If it were a chunk of the ancient wall that were damaged then it could be repaired in a matter of weeks but that is not possible with a tree.
Appalled by this, the more so because I can see no reason for it.
Landowners have frequently taken matters into their own hands where wildlife is hampering (or is perceived to be doing so) their intentions. But this seems to serve no useful purpose. Maybe a sight-seer visiting it parked inconsiderately, and impeded someone’s progress?
“My heart was ripped out.”
“an important and iconic feature in the landscape for nearly 200 years”.
“everyone he had spoken with was “utterly stunned” and “devastated” at the damage.”
“I’m weeping. This isn’t just vandalism, it’s an attack on nature,” she said.
“It’s a terrible, terrible day for the North East. I’m devastated.”
“One of the most iconic trees in Britain, and probably the world, was found felled.”
Yes, its a shame, but lets keep things in perspective. It is a sycamore - an invasive non-native species. It hasn’t been killed - sycamores coppice very well. It was double-trunked so has probably been coppiced before. Indeed, if the tree is really two centuries old, it has to have been coppiced before. 200-year old standard trees don’t look as healthy as that one - no heart rot. I wonder if all these people are equally devastated when someone drains a peat bog or shoots a hen harrier.
A candlelit vigil is being organised by local people and expected to take place at the weekend.
Iwont be there…I’ll be reading the
I agree that the responses reported were ridiculously excessive. But it was a visually attractive, apparently healthy tree that was in no-one’s way - nor an obvious source of financial gain. It’s simply a human (or humans) damaging another species for no good reason.
Compared to other issues highlighted in the State of Nature report, it’s a drop in the ocean; but that’s why I found the news so depressing.
Reports of water temperarures rising to 39 Celsius….
I loved this today, especially as I found what I think was a beautiful slug recently:
“Whoever felled the world-famous tree at Sycamore Gap has ‘ironically’ prolonged its life, a National Trust boss said today, as a crane removed the final pieces of the historic landmark from Handrian’s Wall.” (sic) …Andrew Poad, the general manager of the Roman heritage site for the National Trust, said: ‘Effectively, what the perpetrator has done is coppice the tree. So ironically they have prolonged the life of the tree.’
The above is on Yahoo, apparently originating in the Daily Mail.
The Gurniad is generally noted for it’s idiosyncratic speeling, but it managed the name of the emperor correctly.
Are we surprised?
The Regulator « for 8 years has issued enforcement notices but no fines.«
The video is, in my experience (and maybe for the dog too) a first.
Not looked at the video (as could not get to the accept button on the newspaper page from my browser) but from description this is not that unusual particularly in certain types of conifer forest on thin wet soils especially in mountain areas. It is just that people are wisely not often out in such conditions. Have seen this kind of thing several times in such areas.
Yes, in my younger days I often saw conifers lying flat, with the root plate vertical.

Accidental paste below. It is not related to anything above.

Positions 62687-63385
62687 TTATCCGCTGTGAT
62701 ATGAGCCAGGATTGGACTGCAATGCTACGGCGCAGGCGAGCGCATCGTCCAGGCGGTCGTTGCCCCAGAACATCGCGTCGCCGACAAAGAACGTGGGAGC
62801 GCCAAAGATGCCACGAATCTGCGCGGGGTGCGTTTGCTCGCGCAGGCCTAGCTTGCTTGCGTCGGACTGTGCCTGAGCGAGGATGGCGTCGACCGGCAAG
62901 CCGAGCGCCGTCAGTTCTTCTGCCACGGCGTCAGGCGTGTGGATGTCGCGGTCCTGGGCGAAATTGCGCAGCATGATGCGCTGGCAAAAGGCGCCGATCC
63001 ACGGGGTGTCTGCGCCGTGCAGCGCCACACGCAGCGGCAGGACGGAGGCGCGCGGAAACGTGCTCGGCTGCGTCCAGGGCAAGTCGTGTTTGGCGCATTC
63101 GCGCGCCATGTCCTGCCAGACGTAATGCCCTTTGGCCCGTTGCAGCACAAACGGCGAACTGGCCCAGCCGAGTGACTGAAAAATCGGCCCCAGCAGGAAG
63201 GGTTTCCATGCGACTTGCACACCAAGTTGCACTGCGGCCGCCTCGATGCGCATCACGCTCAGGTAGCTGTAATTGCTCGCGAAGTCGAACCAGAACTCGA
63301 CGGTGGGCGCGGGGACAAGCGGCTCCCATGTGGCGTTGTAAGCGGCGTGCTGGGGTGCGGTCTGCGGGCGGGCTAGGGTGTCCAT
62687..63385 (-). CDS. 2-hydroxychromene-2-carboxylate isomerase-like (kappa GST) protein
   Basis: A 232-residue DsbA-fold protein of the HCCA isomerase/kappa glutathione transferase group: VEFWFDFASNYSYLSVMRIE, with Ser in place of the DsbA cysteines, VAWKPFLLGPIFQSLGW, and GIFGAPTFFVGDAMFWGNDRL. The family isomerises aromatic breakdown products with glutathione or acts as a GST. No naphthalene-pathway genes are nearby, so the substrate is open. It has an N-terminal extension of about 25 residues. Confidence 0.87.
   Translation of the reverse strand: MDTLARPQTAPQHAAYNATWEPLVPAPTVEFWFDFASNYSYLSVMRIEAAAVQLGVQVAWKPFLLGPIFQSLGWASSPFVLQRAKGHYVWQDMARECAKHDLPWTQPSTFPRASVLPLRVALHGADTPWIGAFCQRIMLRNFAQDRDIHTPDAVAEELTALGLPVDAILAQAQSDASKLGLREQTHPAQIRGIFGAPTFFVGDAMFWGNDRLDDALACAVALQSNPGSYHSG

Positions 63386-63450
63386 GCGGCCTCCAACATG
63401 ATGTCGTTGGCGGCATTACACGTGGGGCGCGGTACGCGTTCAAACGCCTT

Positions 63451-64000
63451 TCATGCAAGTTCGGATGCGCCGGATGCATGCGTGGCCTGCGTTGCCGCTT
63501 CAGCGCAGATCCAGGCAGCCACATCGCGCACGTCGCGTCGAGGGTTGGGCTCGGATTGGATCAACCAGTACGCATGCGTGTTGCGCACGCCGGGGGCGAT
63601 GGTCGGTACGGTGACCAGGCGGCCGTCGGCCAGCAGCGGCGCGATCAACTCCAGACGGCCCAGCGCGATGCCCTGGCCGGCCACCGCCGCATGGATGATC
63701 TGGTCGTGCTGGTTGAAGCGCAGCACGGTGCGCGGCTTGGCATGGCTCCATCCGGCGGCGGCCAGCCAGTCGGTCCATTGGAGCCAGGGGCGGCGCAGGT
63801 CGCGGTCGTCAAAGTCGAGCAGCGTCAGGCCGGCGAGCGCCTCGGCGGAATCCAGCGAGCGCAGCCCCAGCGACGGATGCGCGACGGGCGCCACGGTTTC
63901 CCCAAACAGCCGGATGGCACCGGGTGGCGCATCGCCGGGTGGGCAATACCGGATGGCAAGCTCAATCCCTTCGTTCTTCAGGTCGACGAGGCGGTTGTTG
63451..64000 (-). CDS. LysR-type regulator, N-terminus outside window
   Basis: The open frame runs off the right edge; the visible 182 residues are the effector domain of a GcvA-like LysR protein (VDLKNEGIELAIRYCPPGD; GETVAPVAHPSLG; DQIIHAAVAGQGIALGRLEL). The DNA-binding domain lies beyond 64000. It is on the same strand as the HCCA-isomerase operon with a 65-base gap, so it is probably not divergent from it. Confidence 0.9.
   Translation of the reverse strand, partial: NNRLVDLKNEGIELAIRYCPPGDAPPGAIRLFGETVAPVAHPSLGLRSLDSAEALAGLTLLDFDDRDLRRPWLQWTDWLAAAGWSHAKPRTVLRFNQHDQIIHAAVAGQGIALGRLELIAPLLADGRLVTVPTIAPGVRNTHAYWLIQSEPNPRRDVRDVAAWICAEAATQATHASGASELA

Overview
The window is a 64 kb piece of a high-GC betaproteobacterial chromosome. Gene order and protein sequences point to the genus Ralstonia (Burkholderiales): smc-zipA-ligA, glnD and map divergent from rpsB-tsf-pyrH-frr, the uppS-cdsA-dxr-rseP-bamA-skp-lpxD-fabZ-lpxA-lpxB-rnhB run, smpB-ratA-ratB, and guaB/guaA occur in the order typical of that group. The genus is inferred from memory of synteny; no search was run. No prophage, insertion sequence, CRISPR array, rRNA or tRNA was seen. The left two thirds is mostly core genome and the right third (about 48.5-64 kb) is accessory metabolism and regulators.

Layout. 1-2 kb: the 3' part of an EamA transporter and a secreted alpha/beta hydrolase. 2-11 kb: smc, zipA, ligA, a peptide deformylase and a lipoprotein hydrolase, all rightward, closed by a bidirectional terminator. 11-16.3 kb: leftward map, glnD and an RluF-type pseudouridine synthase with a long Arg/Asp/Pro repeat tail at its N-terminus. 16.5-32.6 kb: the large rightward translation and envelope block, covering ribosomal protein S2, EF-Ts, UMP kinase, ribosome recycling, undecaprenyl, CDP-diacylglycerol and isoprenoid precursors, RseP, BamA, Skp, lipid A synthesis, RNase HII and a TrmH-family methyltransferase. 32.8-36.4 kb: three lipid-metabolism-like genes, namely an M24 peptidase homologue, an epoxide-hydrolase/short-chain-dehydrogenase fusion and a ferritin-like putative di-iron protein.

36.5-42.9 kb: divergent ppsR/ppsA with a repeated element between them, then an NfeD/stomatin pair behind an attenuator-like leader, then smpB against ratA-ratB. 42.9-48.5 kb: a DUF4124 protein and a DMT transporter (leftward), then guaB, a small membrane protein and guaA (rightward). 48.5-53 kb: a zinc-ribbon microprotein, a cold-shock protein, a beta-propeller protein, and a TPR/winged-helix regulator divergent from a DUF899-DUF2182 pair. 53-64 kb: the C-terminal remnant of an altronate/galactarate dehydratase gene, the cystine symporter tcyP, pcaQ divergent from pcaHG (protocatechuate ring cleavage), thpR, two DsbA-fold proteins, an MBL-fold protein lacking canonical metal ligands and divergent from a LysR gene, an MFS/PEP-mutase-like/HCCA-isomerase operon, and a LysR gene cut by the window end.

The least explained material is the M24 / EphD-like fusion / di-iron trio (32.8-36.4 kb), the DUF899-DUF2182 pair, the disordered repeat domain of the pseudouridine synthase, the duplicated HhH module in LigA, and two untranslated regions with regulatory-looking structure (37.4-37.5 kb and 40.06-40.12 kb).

I read a story about a tree in Kew gardens that got blown over in the great hurricane. The root plate was big enough that they were able to stand it up again.
It recovered and grew better because all the visitors had been walking over the root plate until the soil had become compacted.
I knew about the lichens and UV, but not the rest of the natural world.
Very interesting, the coral sea large tank at London Zoo is also illuminated with UV so all the creatures look brightly coloured.
However the question is whether this is just a trick of no relevance or are these colours of significance. Presumably at night they are of no significance as there is no UV light so what about during the day. Again these colours shown in the article are of no significance as they are swamped by the ‘normal’ colour? For example the yellow snail in the photo would not be seen as yellow at night and we can see what colour it has during the day, the yellow is mixed with all the other colours so is not significant.
What is significant is what is NOT shown here i.e. the actual UV reflected by flowers etc and seen by creatures that can see UV, to show that in photos properly you need expensive equipment and very expensive specialist lenses, perhaps beyond the Guardian and the person showing the UV. This UV does have ecological significance for pollinators and similar.
So it is nice to see the colours in this article as wonders of the natural world but would also like to know if they are simply byproducts of something else or have any ecological significance themselves.
I’ve become fascinated by these insects since I saw my first one about 18 months ago. See, for example, Glow-worm (Lampyris noctiluca) | Observation | UK and Ireland | iSpot Nature
One of the links in the glow worm article is Rewilding transforms bare hillside:
“Over three years more than 300,000 trees have been planted at Broughton Sanctuary, near Skipton, as part of a rewilding project. It aims to restore 400 hectares which was once home only to grazing sheep. … Prof Driver said … he would never advise landowners to take productive land out of use.”
Rewilding now means anything vaguely wildlife related. And since when was sheep farming not a productive land use?
There are many contradictions in rewilding especially in a land with as many people as UK.
Indeed. I recently read in BSBI News Plants in urban and rural areas, Easter Ross: Very few sites were managed with conservation as a priority, although sometimes neglect appeared to result in more species."
So Neglect as the Management Plan; I like it and that’s working for the road gutters in Bristol, where there is an increase in diversity as others have mentioned.